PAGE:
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© 2005 Morrison & Foerster LLP All Rights Reserved Offense as Defense in U.S. Patent Litigation Anthony L. Press Maximizing IP Seminar October 31, 2005.

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Presentation on theme: "© 2005 Morrison & Foerster LLP All Rights Reserved Offense as Defense in U.S. Patent Litigation Anthony L. Press Maximizing IP Seminar October 31, 2005."— Presentation transcript:

1 © 2005 Morrison & Foerster LLP All Rights Reserved Offense as Defense in U.S. Patent Litigation Anthony L. Press Maximizing IP Seminar October 31, 2005

2 Offense as Defense in U.S. Patent Litigation Trends in U.S. Patent Litigation The Patent War Forum Selection Patent Reexamination Markman Hearings E-Discovery Case Study: Thermage v. Syneron Syneron v. Thermage

3 Patent litigation is on the rise Trends in U.S. Patent Litigation

4 Patent litigation is on the rise Recent demonstrations of the value of investment in a patent portfolio – including portfolios owned by individuals Trends in U.S. Patent Litigation

5 Patent litigation is on the rise The value of investment in a patent portfolio Recent sales and auctions of patent portfolios Trends in U.S. Patent Litigation

6 Injunctions and damages Build up your own portfolio What your own patents give you: some common misconceptions The claims are critical Claims must be supported by specification Try to cover competitors’ products Use of children and grandchildren Be Prepared for a Patent War

7 Action for declaratory relief Be the plaintiff rather than the defendant The importance of forum selection How quickly cases are resolved How friendly to patentee Local patent rules Patent War: Filing First When Threatened

8 Patent War: Forum Selection

9 2163 cases analyzed Average time to termination By summary judgment – 19.6 months By jury verdict – 27.2 months Average patentee win rate – 72% Second most favorable for patentees in U.S. Compared with nationwide average of 59% Affirmed to reversed ratio 3.4 to 1 Example - The Central District of California

10 Reexamination in US Patent Office US counterpart to EU post-grant opposition procedures Patent owner or “third-party requester” can ask PTO to review patent’s validity Need “substantial new question of patentability” Typically based on newly located prior art PTO decides whether to re-review patent within 90 days If sought early, court will usually put a hold on litigation

11 Reexamination – Advantages and Disadvantages Advantages of reexamination Inexpensive compared with litigation Expertise of patent examiners compared with judge or jury PTO record can simplify issues in litigation Disadvantages of reexamination If PTO rules against requester, position in litigation aggravated For older patents, after petition filed, reexamination is “ex parte” so third party requester can’t counter patent owner’s arguments to PTO Can PTO be trusted? Announcement of new reexamination unit:

12 Inter Partes Reexamination New reexamination procedure for patents filed in last six years Both sides participate throughout, including appeal Recent study shows very high success rate for patent challengers BUT: if challenger loses, then barred from raising in court any claim of invalidity that could have been raised in the reexamination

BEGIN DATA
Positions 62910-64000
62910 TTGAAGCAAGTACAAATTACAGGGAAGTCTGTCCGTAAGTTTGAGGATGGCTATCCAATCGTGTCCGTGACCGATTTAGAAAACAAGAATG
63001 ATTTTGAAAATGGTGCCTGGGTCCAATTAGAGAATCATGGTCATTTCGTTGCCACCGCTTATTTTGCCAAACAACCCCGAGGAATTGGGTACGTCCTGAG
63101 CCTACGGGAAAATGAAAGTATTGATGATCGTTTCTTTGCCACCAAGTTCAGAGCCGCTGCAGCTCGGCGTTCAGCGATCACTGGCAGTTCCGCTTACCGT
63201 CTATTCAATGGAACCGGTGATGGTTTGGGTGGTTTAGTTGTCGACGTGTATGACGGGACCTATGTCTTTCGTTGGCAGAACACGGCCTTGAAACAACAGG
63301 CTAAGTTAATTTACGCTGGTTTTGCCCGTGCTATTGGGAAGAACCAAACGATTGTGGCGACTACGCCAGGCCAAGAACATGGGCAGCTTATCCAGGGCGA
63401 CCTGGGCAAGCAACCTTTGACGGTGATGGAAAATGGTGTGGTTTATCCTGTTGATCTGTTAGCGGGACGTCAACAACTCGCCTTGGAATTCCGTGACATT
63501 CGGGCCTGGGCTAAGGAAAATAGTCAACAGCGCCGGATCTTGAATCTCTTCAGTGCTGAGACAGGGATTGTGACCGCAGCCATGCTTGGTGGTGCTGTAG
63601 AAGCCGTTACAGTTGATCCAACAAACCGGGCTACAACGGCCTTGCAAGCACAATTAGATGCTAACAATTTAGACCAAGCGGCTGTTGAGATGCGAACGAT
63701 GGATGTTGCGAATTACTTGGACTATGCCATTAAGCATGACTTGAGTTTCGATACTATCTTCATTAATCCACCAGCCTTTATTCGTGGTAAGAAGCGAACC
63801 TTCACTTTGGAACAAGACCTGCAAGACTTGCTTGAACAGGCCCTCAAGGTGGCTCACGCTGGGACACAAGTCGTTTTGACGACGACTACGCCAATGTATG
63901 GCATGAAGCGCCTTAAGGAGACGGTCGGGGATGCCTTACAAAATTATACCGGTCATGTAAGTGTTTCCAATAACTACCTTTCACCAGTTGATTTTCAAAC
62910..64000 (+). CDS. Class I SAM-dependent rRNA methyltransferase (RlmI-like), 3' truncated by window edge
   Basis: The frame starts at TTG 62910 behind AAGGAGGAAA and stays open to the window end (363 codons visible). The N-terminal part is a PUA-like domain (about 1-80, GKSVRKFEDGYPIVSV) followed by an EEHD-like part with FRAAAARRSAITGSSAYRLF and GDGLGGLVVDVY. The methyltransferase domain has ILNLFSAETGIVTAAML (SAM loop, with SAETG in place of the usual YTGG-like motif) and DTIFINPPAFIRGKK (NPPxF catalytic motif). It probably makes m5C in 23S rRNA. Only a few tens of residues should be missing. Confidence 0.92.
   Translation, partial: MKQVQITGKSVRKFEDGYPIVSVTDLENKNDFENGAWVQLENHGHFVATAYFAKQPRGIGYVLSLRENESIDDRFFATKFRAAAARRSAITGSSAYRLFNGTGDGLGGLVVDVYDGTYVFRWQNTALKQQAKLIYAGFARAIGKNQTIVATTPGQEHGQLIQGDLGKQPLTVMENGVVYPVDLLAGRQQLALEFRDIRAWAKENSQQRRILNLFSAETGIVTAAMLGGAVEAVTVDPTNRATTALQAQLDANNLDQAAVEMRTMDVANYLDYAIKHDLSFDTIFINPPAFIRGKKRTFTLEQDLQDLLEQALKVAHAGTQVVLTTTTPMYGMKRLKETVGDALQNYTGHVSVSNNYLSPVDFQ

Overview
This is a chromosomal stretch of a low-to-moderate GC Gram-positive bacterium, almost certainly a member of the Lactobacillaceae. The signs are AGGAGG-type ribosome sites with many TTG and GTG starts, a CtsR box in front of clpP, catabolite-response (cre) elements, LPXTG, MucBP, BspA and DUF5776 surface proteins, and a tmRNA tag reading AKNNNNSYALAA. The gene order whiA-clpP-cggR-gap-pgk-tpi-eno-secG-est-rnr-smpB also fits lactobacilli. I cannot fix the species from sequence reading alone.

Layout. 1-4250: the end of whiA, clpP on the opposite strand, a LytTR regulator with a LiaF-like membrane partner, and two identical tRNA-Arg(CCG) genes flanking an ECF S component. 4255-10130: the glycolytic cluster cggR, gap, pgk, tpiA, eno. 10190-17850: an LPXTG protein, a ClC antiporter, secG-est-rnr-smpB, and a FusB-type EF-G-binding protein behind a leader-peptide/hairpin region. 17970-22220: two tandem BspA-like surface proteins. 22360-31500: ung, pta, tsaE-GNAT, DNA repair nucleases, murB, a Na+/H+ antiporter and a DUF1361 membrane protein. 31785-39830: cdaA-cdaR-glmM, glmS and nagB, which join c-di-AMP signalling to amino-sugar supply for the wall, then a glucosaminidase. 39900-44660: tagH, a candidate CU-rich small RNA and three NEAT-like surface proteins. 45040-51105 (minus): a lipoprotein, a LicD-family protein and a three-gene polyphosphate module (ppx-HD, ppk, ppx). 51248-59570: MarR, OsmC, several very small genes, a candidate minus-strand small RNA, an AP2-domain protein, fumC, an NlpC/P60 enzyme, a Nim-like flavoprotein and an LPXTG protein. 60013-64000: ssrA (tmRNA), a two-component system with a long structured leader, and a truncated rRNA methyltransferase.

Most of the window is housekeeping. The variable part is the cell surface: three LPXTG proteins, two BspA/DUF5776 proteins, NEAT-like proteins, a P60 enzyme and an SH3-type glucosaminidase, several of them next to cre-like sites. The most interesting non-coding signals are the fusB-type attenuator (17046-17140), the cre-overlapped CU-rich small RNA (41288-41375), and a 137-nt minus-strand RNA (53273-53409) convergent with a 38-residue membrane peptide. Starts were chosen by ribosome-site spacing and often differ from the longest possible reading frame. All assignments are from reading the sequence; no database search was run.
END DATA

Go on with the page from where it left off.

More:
13 Markman Hearings Unique to US patent litigation A critical phase of US patent litigation Judge answers “What do patent claims mean”? “Claim construction” determines infringement

14 What does a Markman hearing look like? Typically undertaken mid-way into litigation: After substantial discovery Before summary judgment motions and trial Typically two stages: Technical tutorial to judge, with graphics or animations Attorney argument about meaning of claim language Examples: -- a light source -- inside a housing -- the housing has an opening -- the opening is adjacent to the skin surface

15 E-Discovery

16 E-Discovery: Scope E-discovery refers to discovery of electronic records What’s “discovery”? Unusual feature of US litigation One party can get access to almost every record of opponent that is relevant to lawsuit No privilege against self-incrimination Party and attorneys responsible for turning over evidence, good or bad, to other side Discovery of computerized data has spawned e- discovery industry

17 E-Discovery: Major Issues Document retention Court decisions call for companies to stop erasure and deletion of relevant documents once litigation begins Can throw monkey-wrench into IT department procedures Restoration from back-up tapes Very expensive Who pays? Penalties Monetary sanctions Evidentiary sanctions “Adverse inference” instructions to the jury

18 July 2004 – Thermage files suit based on recently-issued patent claiming light plus RF energy August 2004 – Thermage files motion for preliminary injunction, targeting Syneron’s Polaris WR device September 2004 – Court denies PI motion December 2004 – Thermage expands suit by adding 5 more patents, targeting all of Syneron’s products Case Study: Thermage v. Syneron

19 December 2004 – Syneron acquires patent for offensive use January 2005 – Syneron files counterclaim, targeting Thermage’s only product April 2005 – Mediation June 2005 – Case settles – Syneron obtains license to Thermage’s patents and licenses recently acquired patent to Thermage Case Study: Syneron v. Thermage

20 © 2005 Morrison & Foerster LLP All Rights Reserved Thank You Questions: LA


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